The latest House Price Index from Halifax found that, even though prices dipped by a marginal 0.6% during December, overall house prices rose by 7.5% in 2013 to finish the year at an average of £173,467.
This means average property prices rose by three times the rate of inflation, which increased by 2.1% in the 12 months from November 2012 to November 2013. Housing activity also improved during the year – in November the number of sales rose for the seventh successive month, while figures indicate that housing transactions are likely to have exceeded the one million mark for the first time since 2007.
These figures would indicate vastly improved confidence in the property sector over the last year, a sentiment that's been confirmed by another survey from Halifax. Their quarterly Housing Market Confidence Tracker, released last week, found that the number of people who think it'll be a good time to sell property in the next 12 months outweighed those who think it'll be bad for the first time since April 2011.
This returning confidence is thought to be largely fuelled by the rapid pace of the UK's economic recovery as a whole, with Help to Buy and improved mortgage availability being other key drivers. According to the latest Credit Conditions survey from the Bank of England, mortgage providers are becoming increasingly willing to lend at higher loan-to-values while default rates fell significantly during the year, meaning more people are getting (and staying) on the property ladder.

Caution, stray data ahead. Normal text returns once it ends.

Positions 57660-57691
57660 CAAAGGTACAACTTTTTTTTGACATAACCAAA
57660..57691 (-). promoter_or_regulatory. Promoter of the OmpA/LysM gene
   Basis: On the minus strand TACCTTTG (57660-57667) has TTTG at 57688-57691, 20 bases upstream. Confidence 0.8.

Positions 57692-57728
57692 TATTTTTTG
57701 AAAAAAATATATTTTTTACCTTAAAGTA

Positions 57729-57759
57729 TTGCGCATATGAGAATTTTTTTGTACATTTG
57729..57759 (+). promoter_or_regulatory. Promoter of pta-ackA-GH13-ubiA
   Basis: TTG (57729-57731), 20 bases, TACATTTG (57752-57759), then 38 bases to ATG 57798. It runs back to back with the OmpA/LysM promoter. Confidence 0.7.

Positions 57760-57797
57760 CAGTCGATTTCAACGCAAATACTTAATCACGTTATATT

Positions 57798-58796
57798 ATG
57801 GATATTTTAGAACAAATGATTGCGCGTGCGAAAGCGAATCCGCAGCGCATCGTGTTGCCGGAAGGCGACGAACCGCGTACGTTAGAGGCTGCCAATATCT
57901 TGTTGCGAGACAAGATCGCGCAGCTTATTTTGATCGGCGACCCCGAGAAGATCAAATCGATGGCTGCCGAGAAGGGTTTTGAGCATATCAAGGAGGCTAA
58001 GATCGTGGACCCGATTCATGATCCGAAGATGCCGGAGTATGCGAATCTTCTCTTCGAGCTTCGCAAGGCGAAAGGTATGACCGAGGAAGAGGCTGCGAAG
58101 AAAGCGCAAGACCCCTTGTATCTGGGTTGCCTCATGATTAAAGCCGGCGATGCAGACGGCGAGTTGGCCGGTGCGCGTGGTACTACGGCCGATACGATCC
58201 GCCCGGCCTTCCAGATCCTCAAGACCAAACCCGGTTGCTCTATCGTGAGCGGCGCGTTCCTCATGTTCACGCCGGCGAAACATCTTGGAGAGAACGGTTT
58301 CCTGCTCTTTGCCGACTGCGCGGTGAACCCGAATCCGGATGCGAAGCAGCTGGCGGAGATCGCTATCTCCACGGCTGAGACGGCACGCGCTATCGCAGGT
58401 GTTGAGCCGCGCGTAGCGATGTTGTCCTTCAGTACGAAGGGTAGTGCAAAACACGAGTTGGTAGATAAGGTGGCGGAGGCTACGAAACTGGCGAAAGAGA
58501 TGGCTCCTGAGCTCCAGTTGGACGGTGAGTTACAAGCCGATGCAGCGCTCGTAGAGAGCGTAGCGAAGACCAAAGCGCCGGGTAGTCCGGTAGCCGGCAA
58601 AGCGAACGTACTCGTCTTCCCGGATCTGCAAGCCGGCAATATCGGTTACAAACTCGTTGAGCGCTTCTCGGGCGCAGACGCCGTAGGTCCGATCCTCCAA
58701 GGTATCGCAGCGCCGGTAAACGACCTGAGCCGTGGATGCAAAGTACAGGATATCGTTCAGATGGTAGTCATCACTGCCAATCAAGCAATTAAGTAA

All signs seem to point to 2014 being equally as positive for the housing sector. Halifax economists forecast that prices will continue to increase over the next year, potentially between 4 and 8% by the end of 2014, but expect the issue of supply and demand to hopefully balance out to constrain excessive price rises.
"After years of stagnation the mortgage market is at last open for business thanks to the Government's flagship Help to Buy scheme. This will fuel the need for homes which will, in turn, increase property selling prices until we have enough new builds to satisfy demand."
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